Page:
Group Might Have To Raise Hundreds Of Millions Of Dollars To Satisfy MLB Requirements

MIAMI (CBSNewYork/AP) — Before Derek Jeter and Jeb Bush can assume the reins of the Miami Marlins, they must show Major League Baseball the money.

And that could prove to be a challenge.

A group led by the Yankees legend and the former Florida governor has reportedly submitted the highest bid — $1.3 billion — to buy the franchise. But completion of any sale by Marlins owner Jeffrey Loria could take months and would require approval by at least 75 percent of the major league teams. More than half of the winning bid could involve cash because of MLB’s debt service rule, meaning the Bush-Jeter group would need to raise a lot of money.

Citing unnamed sources, Jon Heyman of WFAN and FanRag Sports reported the Jeter-Bush group has in recent days approached prospective buyers from other groups about joining forces with them. However, it does not appear that tactic has worked, at least not yet.

One South Florida “bigwig” told Heyman that the Jeter-Bush group is “dialing for dollars” and that they might be hitting up big-money donors to Bush’s failed presidential campaign.

Jeter and Bush are believed to have the ability to pony up $100 million toward the purchase, but they would still need to come up with nearly $700 million more to satisfy MLB’s rules that only allow 40 percent financing.

MORE: Palladino: Jeter Owning Marlins Would Make Sense On Many Levels

“You can rest assured that the acquiring group, whoever it turns out to be, will have a financial structure — meaning some debt and the rest equity — that is consistent with the rules that we have, most notably the debt service rule,” MLB commissioner Rob Manfred said Tuesday. “And more important than complying with the rules, (that) puts the franchise in a position that it can operate effectively. That’s really the commissioner’s office’s job in terms of approving any potential bidding group, and we are really focused on that issue with respect to the Marlins.”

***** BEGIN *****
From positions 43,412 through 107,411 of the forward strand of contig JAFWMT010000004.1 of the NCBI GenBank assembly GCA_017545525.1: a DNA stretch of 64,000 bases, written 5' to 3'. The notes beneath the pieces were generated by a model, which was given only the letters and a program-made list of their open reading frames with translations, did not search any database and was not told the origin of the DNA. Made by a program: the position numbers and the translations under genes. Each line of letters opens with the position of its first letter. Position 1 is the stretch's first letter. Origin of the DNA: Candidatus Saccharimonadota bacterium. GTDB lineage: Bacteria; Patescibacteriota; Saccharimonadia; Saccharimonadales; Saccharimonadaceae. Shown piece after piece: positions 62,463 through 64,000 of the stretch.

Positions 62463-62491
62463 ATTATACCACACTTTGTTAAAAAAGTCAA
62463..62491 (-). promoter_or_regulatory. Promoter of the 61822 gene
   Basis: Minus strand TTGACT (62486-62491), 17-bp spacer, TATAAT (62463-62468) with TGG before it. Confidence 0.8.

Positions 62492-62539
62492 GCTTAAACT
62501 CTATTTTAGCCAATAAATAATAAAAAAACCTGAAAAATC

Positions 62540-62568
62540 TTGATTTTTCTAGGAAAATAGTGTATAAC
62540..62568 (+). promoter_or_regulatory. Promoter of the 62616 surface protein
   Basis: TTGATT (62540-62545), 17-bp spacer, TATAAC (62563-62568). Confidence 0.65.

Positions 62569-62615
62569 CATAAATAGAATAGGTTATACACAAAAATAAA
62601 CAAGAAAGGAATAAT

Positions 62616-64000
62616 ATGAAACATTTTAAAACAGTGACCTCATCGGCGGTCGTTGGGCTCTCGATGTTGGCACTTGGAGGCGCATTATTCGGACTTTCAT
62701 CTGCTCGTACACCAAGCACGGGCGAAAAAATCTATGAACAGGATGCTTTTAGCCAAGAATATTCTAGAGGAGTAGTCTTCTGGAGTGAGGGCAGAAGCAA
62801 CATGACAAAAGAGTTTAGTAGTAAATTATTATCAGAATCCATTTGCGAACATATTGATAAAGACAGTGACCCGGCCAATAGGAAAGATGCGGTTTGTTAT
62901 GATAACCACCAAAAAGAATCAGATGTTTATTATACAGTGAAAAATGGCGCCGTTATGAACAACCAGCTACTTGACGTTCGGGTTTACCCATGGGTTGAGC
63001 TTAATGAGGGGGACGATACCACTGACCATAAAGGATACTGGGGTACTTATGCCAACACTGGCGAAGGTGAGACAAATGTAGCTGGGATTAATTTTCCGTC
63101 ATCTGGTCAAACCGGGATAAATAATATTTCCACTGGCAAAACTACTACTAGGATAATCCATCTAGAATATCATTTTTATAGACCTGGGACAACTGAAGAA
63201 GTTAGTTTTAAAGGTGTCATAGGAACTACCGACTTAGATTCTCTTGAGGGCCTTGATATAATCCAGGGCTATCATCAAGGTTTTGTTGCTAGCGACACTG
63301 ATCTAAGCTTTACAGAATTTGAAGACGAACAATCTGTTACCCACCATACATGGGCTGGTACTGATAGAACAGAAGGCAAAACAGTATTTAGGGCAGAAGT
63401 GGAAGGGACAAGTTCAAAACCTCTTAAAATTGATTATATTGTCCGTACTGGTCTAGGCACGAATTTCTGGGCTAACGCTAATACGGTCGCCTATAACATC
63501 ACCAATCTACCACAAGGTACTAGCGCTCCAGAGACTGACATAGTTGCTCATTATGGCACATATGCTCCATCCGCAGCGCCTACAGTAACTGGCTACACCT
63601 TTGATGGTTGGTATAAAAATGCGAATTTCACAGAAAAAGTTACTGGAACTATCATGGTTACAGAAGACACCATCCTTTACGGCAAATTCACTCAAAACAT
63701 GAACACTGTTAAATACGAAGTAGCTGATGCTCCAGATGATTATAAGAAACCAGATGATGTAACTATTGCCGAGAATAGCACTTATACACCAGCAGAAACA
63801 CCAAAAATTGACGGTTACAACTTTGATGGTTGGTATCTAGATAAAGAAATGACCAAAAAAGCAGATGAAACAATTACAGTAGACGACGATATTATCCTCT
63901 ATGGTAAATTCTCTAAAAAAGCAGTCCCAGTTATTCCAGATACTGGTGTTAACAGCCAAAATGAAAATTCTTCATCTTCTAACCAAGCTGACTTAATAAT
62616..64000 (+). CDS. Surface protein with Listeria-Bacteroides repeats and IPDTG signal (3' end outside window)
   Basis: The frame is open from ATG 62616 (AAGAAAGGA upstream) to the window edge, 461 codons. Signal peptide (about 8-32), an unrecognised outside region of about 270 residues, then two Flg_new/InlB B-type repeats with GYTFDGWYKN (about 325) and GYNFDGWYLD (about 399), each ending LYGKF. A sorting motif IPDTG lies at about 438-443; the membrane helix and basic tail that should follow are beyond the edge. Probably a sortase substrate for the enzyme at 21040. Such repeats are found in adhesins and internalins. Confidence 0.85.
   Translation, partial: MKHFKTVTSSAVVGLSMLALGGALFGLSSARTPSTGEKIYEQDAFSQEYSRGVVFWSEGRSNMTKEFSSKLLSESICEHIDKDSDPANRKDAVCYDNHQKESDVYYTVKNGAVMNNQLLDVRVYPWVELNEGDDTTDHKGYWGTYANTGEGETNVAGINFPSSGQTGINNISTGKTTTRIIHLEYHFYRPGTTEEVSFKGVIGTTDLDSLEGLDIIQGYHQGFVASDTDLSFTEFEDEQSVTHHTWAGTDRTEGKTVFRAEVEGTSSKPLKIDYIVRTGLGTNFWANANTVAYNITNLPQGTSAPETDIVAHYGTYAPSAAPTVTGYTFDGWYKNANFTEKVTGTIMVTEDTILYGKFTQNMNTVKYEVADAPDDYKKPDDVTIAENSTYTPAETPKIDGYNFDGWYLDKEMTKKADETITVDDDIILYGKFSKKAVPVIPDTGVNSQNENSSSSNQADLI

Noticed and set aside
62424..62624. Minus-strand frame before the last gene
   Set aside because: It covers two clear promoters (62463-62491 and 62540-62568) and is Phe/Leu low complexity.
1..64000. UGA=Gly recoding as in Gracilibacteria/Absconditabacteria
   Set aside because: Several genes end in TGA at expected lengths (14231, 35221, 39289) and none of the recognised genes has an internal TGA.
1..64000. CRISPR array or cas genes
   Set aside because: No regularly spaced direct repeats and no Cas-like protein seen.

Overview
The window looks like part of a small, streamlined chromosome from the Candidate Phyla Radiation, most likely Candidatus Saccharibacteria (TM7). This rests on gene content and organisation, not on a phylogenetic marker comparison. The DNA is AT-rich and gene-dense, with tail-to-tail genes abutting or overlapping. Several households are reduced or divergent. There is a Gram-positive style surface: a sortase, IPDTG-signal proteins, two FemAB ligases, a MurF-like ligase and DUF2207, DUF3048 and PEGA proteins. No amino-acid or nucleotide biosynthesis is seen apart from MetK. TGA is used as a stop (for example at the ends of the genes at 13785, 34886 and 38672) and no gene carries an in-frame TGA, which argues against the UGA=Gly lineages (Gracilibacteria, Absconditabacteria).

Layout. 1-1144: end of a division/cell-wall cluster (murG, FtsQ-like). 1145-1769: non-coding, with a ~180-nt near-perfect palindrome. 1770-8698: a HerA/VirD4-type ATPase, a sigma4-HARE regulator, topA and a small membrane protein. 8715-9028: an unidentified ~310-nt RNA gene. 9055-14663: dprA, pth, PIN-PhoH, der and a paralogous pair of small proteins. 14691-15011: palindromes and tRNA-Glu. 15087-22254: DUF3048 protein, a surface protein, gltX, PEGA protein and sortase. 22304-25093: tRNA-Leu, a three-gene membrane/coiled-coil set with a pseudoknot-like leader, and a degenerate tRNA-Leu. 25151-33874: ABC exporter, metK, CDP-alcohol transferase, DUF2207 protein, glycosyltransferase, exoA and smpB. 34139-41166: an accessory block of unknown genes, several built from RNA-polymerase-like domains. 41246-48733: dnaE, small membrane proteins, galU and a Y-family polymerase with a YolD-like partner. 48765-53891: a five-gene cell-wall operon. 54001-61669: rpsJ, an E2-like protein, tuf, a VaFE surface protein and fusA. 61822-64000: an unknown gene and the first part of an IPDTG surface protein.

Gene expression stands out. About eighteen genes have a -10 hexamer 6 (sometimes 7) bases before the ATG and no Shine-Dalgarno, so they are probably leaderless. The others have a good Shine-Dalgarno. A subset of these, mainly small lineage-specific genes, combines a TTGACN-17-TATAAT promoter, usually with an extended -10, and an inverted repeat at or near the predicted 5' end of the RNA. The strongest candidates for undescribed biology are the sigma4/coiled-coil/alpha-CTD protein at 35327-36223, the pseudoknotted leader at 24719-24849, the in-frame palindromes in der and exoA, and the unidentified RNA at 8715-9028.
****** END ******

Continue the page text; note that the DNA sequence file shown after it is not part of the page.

Other bidders were Quogue Capital founder Wayne Rothbaum and Solamere Capital co-founder Tagg Romney, the son of former Republican presidential nominee Mitt Romney. Romney’s group also includes Hall of Fame pitcher Tom Glavine.

According to Heyman, the Romney-Glavine group’s bid was the second highest. Some observers believe the other two offers were more solid financially than the Jeter-Bush bid, Heyman reported.

Manfred said Thursday that two groups are still in the running.

“There is no agreement in place,” he said. “We’re working with more than one group, and when we have a definitive agreement, we’ll make an announcement.”

Bush’s group includes his 33-year-old son, Jeb Jr., who has worked in politics and real estate. The Bushes and Jeter initially had competing interests in efforts to buy the team before teaming up.

Jeter, a 14-time All-Star who retired in 2014 after 20 seasons with the Yankees, has long talked about owning a franchise. Jeter, 42, lives in Tampa and is expected to take an active role in operations of the team.

Jeb Bush, 64, served two terms as governor from 1999-2007. He was an unsuccessful candidate last year for the Republican nomination for president, and since the November election he has been working for a Florida law firm. His brother, former President George W. Bush, was controlling owner of the Texas Rangers from 1989 until he became governor of Texas in 1995.

Sale of the Marlins would be widely applauded in South Florida, where Loria has become unpopular because of his tight budgets, payroll purges and a financing agreement for 5-year-old Marlins Park widely viewed as unfair to taxpayers.

It has been eight years since the Marlins had a winning season, and despite a new ballpark, they’ve finished last in the National League in attendance 11 of the past 12 years.

Loria, 76, bought the Marlins for $158.5 million in 2002 from John Henry, part of the Boston Red Sox ownership group that has celebrated three World Series titles. The Marlins won the World Series in 2003 but haven’t been to the postseason since, the longest current drought in the NL.

Earlier this month, Forbes valued the Marlins at $940 million, which ranks 25th of the 30 teams in Major League Baseball.

(© Copyright 2017 CBS Broadcasting Inc. All Rights Reserved. The Associated Press contributed to this report.)

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